Jeff Halpern’s unofficial Welcome to the 2012 Stanley Cup Playoffs moment came when he took a high-sticking penalty in the second period of Game 6 on Wednesday night. Back in the lineup for the first time since March 23, replacing the injured Jay Beagle, it wasn’t the moment Halpern wanted.
“I was probably just starting to get my legs at that point,” Halpern said.
Fortunately for the veteran, the Caps killed off the double minor, preventing a disastrous case of deja vu. And fortunately for the Caps, Halpern filled in admirably for Beagle, something he might have to do again in Game 7 against the New York Rangers on Saturday night.
“I thought he had good pop out there. He played very well and took big faceoffs,” coach Dale hunter said. “Your timing can be off sitting for seven weeks, but he looked fine and did a good job for us.”
Beagle’s status is questionable, though he has not skated since Monday night’s Game 5, when he took a slap shot from Anton Stralman off his right leg.
“We just move forward, man. I mean, Beagle’s a great player, and we’d welcome him back, but you add in a former captain of the Washington Capitals in Jeff Halpern, they’re cut from the same mold,” forward Brooks Laich said. “Halpy’s great on draws, great penalty killer, coming in with a world of enthusiasm. You take one out, but I thought Jeff did a great job of filling that hole.”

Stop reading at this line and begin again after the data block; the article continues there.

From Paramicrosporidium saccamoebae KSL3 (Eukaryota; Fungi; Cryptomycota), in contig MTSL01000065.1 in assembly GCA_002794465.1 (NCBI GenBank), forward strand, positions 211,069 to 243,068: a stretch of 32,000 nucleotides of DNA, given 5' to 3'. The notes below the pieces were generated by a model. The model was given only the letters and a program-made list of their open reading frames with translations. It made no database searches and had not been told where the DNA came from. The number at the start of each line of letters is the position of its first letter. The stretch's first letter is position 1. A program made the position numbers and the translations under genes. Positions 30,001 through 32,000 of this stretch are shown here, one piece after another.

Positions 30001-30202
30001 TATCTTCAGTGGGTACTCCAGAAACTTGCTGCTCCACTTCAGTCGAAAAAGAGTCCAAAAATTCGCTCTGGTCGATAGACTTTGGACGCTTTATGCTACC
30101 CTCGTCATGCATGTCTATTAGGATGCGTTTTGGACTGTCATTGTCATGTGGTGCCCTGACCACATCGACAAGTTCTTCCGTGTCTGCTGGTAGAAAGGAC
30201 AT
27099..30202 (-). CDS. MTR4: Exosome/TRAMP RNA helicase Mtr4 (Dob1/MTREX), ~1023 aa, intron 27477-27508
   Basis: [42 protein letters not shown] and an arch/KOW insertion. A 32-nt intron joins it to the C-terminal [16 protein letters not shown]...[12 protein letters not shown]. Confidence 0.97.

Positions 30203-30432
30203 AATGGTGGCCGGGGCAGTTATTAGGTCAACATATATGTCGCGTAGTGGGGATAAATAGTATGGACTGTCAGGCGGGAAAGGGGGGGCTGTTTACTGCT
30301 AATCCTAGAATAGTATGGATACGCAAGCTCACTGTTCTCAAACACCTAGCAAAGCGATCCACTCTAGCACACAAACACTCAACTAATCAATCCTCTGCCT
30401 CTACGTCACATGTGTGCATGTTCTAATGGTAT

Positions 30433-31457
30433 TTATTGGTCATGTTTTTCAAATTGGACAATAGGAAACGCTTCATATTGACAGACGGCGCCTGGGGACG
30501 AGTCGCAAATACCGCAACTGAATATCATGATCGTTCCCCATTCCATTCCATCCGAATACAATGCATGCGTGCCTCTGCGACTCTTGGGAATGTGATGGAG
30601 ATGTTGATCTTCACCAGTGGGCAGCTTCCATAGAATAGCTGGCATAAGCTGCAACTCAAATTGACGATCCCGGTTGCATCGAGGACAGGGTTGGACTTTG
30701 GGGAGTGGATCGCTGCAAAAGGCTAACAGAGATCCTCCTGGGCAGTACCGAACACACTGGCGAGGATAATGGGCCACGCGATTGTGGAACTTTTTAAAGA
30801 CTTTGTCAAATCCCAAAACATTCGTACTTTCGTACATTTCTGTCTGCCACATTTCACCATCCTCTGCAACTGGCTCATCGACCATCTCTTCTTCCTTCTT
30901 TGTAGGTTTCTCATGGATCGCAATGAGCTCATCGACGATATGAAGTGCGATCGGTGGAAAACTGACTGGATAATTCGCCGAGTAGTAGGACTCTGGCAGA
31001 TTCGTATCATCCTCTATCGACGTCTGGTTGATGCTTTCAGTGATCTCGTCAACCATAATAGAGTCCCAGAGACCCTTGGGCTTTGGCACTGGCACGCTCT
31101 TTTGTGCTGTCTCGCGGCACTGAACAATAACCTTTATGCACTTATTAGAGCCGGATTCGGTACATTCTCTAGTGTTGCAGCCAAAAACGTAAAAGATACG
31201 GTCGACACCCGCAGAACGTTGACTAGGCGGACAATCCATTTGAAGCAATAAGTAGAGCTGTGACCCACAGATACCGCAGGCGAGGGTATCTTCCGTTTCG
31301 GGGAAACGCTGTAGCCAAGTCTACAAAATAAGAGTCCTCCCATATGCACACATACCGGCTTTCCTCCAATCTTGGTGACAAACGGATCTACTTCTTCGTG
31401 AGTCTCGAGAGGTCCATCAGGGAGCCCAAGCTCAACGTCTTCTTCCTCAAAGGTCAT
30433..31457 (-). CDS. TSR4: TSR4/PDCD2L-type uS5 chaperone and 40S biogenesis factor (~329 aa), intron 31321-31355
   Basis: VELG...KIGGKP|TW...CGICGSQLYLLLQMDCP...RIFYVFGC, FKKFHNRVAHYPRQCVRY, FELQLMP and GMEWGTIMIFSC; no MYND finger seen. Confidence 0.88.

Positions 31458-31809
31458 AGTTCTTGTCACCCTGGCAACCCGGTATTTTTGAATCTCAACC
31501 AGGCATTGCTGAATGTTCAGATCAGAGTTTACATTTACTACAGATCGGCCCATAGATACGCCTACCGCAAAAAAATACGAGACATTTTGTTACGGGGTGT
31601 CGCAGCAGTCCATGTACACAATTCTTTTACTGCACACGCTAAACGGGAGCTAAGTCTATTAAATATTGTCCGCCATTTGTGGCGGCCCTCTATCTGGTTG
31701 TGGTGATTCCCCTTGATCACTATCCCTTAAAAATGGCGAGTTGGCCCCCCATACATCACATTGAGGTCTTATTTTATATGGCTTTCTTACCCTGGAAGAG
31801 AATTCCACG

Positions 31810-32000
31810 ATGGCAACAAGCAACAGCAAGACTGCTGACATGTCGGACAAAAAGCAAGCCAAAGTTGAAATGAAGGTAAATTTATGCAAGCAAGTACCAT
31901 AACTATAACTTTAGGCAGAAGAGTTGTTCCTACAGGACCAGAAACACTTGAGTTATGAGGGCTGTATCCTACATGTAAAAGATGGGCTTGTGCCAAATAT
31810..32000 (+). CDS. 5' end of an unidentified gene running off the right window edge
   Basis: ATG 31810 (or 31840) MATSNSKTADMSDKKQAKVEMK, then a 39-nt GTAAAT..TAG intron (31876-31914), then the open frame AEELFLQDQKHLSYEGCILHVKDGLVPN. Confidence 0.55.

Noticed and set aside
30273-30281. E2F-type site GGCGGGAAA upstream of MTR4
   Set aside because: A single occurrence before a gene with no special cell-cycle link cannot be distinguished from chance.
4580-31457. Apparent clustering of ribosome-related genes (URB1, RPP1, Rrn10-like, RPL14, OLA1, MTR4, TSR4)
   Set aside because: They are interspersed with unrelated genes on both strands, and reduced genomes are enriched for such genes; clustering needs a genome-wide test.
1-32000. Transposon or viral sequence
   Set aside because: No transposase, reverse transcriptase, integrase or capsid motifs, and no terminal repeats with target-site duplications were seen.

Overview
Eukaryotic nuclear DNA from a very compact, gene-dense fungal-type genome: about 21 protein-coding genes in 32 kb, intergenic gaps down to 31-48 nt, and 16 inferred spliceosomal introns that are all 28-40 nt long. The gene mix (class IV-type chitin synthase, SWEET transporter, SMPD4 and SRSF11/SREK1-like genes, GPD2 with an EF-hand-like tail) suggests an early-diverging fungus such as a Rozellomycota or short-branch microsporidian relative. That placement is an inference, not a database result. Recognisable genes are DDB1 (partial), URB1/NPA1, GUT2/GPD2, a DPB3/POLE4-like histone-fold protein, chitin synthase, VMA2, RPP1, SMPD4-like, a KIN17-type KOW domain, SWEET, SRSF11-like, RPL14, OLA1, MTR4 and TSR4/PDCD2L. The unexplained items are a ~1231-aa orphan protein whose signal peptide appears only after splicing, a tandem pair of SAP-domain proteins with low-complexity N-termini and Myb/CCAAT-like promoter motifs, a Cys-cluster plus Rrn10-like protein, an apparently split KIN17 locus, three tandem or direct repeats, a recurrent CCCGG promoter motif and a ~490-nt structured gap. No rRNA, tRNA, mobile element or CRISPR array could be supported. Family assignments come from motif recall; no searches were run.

Halpern hadn’t played since March 23, and though every player talks about needing a couple of shifts to physically get back into a groove, there’s a mental challenge, too.
“No. It’s not an easy; the most difficult part is not being in the games. No matter what anyone says you don’t feel as part of the team,” Halpern said. “I think just mentally trying to keep that game intensity around somehow, whether it was three-on-three games with the coaches or just trying to do something. Obviously there’s cycles because there’s a wide range of emotions. You hope you catch yourself on the upswing.”
Halpern wasn’t taking a whole lot of penalty-killing minutes Beagle left behind; those were spread around to Laich, Matt Hendricks, Nicklas Backstrom, Jason Chimera and Marcus Johansson. But the 35-year-old did take some key faceoffs.
As the only other right-handed center on the team other than Beagle, that’s a role Halpern has no other choice but to fill.
“You need that, especially on the right side. It’s key. You see it not just our series but if you watch all the game faceoffs are a big part of it,” Hunter said. “Everybody puts pressure on the centerman, but it’s everybody involved in a faceoff.”
Having not played in Game 7 against the Boston Bruins, Halpern has never been on the happy side of the handshake line in his NHL career. Now he gets a chance.
“Obviously they’re going to go back and they’re going to come hard, especially in their building and it’s up to us to come out and match that and put forth another good effort,” Halpern said.